Here is the August 2012 issue of Geeks and Speaks, the monthly newsletter which highlights the great finds of the previous month. This issue is heavy on Evernote tips. If you are not already using Evernote, you should be; it is a great tool for remembering everything. I linked to a post on remote printing with Dropbox that I believe you will find useful. There are links to articles about bookmarking tools, Google+ uses, iPad tips, creating your own stock photos, ideas for leveraging Twitter, and other great programs. There is a link to an interesting activity for the classroom. I also included a link to the Webinars listed at learn.extension.org; there are always great classes going on at eXtension. Finally, there is also a link to a new book review… this time on Mobile learning. Enjoy! Continue reading
Tag Archives: iPad
Earlier today, I was asked how to get a collection of photos off of an iPad. Thinking I had the answer, I started walking the individual through the process. I soon discovered I did not have the entire process down. I took a couple of minutes to get smarter on the subject, and here is one possible method for transferring images for the iPad native photo app to Dropbox. I also included a process for transferring photos from Dropbox to the iPad. Before I explain these processes, I will explain how to capture a screenshot with the iPad.
Capturing a screenshot with the iPad
There are times when you need to capture an image of something being shown on your iPad, for example, to explain how to transfer photos to and from Dropbox. In order to capture an image, you need to be knowledgeable of two buttons:
The On/Off, Sleep/Wake button: This button is on the top of your iPad, and you use it to put your iPad’s screen to sleep or wake it up.
Home button: No matter what you’re doing, you can press the Home button at any time to display the Home screen on your iPad.
- To capture a screenshot, navigate to the page that you wish to capture.
- Press the On/Off button and hold it down, and then press the Home button. You should see the screen turn white. Immediately, release both buttons. This should all occur within one to two seconds.
- Check the Photo App for your image.
Transfer images from iPad native Photo App to Dropbox
In order to transfer image from the iPad to Dropbox, you must have the completed the following:
Here are the steps to transfer photos from the iPad to Dropbox:
- Check to ensure that you have images in your iPad Photo App.
- Open Dropbox.
- Select the Uploads button at the bottom of the Dropbox list. Note: You may have to authorize iPad to communicate with Dropbox.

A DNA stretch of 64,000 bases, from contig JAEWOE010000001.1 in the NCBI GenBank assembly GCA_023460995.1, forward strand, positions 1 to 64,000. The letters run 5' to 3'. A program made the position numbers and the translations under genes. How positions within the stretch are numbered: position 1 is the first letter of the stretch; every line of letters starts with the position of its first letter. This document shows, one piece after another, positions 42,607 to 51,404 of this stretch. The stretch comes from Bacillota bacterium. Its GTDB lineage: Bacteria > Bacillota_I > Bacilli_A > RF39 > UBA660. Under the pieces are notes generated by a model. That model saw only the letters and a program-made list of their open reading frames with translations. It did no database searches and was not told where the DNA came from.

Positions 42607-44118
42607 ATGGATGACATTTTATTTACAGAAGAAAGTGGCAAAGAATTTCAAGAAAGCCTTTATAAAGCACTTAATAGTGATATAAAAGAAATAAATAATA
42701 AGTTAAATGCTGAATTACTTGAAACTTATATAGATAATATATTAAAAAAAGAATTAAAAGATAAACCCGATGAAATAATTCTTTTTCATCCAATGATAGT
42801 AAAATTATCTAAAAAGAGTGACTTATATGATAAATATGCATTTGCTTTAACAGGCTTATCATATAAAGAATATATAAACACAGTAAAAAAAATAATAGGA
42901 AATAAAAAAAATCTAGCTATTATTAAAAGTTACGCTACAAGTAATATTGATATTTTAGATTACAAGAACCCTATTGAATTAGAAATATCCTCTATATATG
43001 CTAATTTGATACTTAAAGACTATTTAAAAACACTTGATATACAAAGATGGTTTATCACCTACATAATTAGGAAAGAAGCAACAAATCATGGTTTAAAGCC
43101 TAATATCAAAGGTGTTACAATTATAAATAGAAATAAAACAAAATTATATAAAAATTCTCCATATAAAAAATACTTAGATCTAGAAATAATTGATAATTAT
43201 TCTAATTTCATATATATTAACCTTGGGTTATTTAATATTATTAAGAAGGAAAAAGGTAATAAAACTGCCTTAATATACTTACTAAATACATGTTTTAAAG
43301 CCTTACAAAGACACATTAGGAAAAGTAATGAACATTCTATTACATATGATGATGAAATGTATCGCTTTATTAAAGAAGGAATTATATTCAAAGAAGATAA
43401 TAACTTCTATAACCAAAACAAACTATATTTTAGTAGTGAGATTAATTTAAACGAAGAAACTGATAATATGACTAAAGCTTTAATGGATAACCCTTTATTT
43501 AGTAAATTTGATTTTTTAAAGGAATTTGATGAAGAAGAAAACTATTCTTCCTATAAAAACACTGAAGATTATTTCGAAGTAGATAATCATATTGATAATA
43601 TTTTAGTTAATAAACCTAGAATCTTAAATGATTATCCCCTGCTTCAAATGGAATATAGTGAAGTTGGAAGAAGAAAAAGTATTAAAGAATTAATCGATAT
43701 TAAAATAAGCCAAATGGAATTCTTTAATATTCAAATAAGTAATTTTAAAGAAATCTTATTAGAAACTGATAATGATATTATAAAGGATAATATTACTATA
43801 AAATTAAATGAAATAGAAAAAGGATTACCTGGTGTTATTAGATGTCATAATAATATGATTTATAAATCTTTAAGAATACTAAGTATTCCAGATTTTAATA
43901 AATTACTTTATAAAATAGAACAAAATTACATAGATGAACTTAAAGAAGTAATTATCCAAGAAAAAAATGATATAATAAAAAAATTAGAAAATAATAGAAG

- Select the + button at the top of the Dropbox list.
- Choose and upload location at the bottom of the Dropbox list, navigate to the folder that you wish to use. Select Choose.
- Click on the photos that you wish to upload. A red circle with a checkmark should appear in each photo.
- Click on the Upload button in the top right of the Dropbox list.
- Photos should now upload to Dropbox.
Transfer images from Dropbox to the iPad Photo App
Here are the steps to transfer photos to your iPad using Dropbox:
- Open Dropbox, and navigate to the folder with your images.
- Select a photo that you want to transfer.
- Select the send to button in the upper right corner, then select save photo.
- Return to your Dropbox folder to repeat the process.
These are rather easy processes. If you get hung up, let me know and I will clarify more.
I recently returned from the 2011 American Society for Training and Development (ASTD) conference in Orlando, Florida. On this trip I decided to approach my note taking just a little differently. Normally, I take notes with a traditional paper and pen. This time, I took all of my notes on my iPad, and it worked out wonderfully.
My primary application of choice has been and will be Evernote. Evernote allows me to capture my ideas easily and I can then organize them in notebooks, tag them, and make them available through the cloud.
Knowing I was going to the ASTD conference, I started to prepare early. Using strategies from Getting Things Done (GTD), I created a tag to identify my postings. At a minimum, I tagged them with “ASTD 2011.” I used other tags depending on the topic. All of my notes or postings were added to my Reference notebook because these were ideas I would use later but did not require a next action.
In preparation for the conference, I forwarded my airline, car, hotel, and conference information to the appropriate tag and notebook. It was very useful to have this information at my fingertips.
During the conference, I used the ASTD application extensively to schedule the sessions I wanted to attend. While in the session, I took notes directly into Evernote. I gave each session its own note page. Any pictures I took during a session, I emailed directly to Evernote and appropriately tagged and placed in the Reference notebook.
Once I returned from the conference, I was able to use the desktop Evernote client to help assemble my trip report. By using Evernote and the GTD strategies, I feel I was more prepared and I worked less. Normally, I have to do double duty on my notes, when I write them on a legal pad and then transcribed them to my trip report. With Evernote, I had the additional benefit of being able to search through my notes immediately.
Here are a couple of lessons I would like to pass on: 1). ensure your iPad is fully charged before starting the day; I came close to running out of power and 2). spend time to prepare for note capturing before you actually get to the conference.
I had a tremendously positive experience using this method; I expect to continue to using my iPad and Evernote to capture conference notes well into the future.